Conflict of interest: Nothing to declare.
Vitamin B12 deficiency: The great masquerader
Version of Record online: 21 SEP 2013
© 2013 Wiley Periodicals, Inc.
Pediatric Blood & Cancer
Volume 61, Issue 4, pages 753–755, April 2014
How to Cite
Dobrozsi, S., Flood, V. H., Panepinto, J., Scott, J. P. and Brandow, A. (2014), Vitamin B12 deficiency: The great masquerader. Pediatr. Blood Cancer, 61: 753–755. doi: 10.1002/pbc.24784
Contributor's statement: Dr. Sarah Dobrozsi drafted the initial manuscript and all revisions. Drs. Veronica H. Flood, Julie Panepinto, and J. Paul Scott reviewed the manuscript, and approved the final manuscript as submitted. Dr. Amanda Brandow conceptualized the manuscript, reviewed and revised the manuscript, and approved the final manuscript as submitted.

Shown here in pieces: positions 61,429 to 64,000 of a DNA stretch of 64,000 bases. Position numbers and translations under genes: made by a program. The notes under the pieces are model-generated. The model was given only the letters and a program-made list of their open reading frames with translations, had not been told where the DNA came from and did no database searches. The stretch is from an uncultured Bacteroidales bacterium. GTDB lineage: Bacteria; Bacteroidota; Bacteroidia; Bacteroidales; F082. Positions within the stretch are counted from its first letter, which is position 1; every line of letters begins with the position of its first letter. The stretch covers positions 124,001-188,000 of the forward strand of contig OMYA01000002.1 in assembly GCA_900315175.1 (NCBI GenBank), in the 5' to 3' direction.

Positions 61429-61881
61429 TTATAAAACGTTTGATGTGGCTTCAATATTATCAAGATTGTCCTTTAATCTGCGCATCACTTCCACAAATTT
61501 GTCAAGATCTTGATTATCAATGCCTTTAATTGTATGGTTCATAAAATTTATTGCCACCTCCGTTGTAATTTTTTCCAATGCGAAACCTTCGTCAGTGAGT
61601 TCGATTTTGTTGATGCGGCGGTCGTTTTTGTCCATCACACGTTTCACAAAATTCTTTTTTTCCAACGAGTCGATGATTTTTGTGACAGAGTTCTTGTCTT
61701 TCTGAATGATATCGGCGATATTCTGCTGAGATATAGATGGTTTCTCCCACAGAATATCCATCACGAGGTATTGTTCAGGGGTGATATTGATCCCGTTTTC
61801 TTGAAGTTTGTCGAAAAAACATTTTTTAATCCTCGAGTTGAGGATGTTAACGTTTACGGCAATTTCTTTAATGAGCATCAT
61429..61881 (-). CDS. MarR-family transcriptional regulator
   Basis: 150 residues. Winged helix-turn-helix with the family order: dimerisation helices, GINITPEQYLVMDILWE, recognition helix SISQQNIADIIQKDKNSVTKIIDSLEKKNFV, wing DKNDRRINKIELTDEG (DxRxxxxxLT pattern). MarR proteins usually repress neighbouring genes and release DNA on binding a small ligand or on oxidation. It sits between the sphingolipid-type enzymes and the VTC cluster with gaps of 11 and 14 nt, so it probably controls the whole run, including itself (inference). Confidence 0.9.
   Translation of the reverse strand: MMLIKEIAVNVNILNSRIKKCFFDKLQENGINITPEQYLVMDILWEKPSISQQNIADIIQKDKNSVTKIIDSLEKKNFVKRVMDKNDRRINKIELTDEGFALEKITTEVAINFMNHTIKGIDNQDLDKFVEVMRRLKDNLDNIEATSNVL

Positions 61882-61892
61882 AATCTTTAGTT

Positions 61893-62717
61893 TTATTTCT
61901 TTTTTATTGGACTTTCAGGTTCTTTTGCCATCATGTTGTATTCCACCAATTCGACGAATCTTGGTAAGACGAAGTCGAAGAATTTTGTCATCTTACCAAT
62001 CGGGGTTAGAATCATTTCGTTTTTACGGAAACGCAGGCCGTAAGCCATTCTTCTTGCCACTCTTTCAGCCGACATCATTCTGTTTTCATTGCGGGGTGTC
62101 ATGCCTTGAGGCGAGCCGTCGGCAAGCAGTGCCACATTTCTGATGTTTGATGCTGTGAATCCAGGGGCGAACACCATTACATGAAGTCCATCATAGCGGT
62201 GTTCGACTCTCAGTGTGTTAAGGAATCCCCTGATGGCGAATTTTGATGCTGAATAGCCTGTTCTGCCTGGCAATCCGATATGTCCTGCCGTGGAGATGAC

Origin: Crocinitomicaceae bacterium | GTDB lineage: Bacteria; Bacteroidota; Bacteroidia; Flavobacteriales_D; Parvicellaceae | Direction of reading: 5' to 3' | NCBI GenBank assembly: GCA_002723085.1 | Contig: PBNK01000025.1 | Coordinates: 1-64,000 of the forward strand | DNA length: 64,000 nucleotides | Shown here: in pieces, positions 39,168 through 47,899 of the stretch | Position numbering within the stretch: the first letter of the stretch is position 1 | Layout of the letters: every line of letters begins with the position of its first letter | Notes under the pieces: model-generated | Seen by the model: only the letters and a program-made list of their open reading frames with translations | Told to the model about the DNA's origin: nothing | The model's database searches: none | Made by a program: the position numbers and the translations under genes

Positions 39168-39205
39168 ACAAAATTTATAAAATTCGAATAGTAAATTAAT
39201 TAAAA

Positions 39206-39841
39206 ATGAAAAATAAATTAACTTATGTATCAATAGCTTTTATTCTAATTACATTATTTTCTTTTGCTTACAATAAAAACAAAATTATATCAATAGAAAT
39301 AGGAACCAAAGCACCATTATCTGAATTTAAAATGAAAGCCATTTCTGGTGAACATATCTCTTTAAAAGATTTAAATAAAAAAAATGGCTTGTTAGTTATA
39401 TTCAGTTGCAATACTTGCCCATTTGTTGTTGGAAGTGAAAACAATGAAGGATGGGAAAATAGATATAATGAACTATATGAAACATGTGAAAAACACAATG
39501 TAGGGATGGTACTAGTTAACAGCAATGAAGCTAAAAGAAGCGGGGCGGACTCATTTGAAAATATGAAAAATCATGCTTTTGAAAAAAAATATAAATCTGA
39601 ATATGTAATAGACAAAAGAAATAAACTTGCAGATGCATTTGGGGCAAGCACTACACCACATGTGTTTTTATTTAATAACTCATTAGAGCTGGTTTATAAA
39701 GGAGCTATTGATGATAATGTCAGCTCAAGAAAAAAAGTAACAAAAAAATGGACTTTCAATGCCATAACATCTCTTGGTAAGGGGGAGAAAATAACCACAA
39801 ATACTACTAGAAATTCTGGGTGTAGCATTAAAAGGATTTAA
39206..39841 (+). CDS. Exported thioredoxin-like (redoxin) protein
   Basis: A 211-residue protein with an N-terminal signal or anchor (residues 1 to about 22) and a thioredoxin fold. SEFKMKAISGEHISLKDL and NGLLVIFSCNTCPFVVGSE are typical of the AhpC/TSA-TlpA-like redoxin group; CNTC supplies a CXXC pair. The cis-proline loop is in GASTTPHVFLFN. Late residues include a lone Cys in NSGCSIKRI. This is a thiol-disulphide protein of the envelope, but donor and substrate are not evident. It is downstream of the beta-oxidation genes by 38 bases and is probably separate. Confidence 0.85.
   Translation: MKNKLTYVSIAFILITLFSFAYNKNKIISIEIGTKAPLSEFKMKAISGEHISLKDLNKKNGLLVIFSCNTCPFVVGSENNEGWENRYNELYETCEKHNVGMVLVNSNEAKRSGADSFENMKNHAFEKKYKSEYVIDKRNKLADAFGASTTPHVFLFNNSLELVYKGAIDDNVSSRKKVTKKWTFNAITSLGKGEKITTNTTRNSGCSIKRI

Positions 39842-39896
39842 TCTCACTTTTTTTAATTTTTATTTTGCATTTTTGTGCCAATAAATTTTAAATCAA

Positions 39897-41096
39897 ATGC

- Issue online: 6 FEB 2014
- Version of Record online: 21 SEP 2013
- Manuscript Accepted: 26 AUG 2013
- Manuscript Received: 30 JUL 2013
- intrinsic factor;
- pernicious anemia;
- vitamin B12
Vitamin B12 deficiency is rare in children, with nonspecific symptoms including failure to thrive, vomiting, anorexia, and neurologic changes with or without hematologic disturbances. The neuropathy can be severe and irreversible. We report four cases of children with B12 deficiency secondary to adult type pernicious anemia, a presumed transport protein abnormality, and a metabolic defect. All demonstrated neurologic compromise that improved after initiation of B12 therapy. Hematologic manifestations may be preceded by constitutional, gastrointestinal, or neurologic changes, and must raise concern for B12 deficiency. Therapy should be initiated promptly in this setting to prevent irreversible neuropathy. Pediatr Blood Cancer 2014;61:753–755. © 2013 Wiley Periodicals, Inc.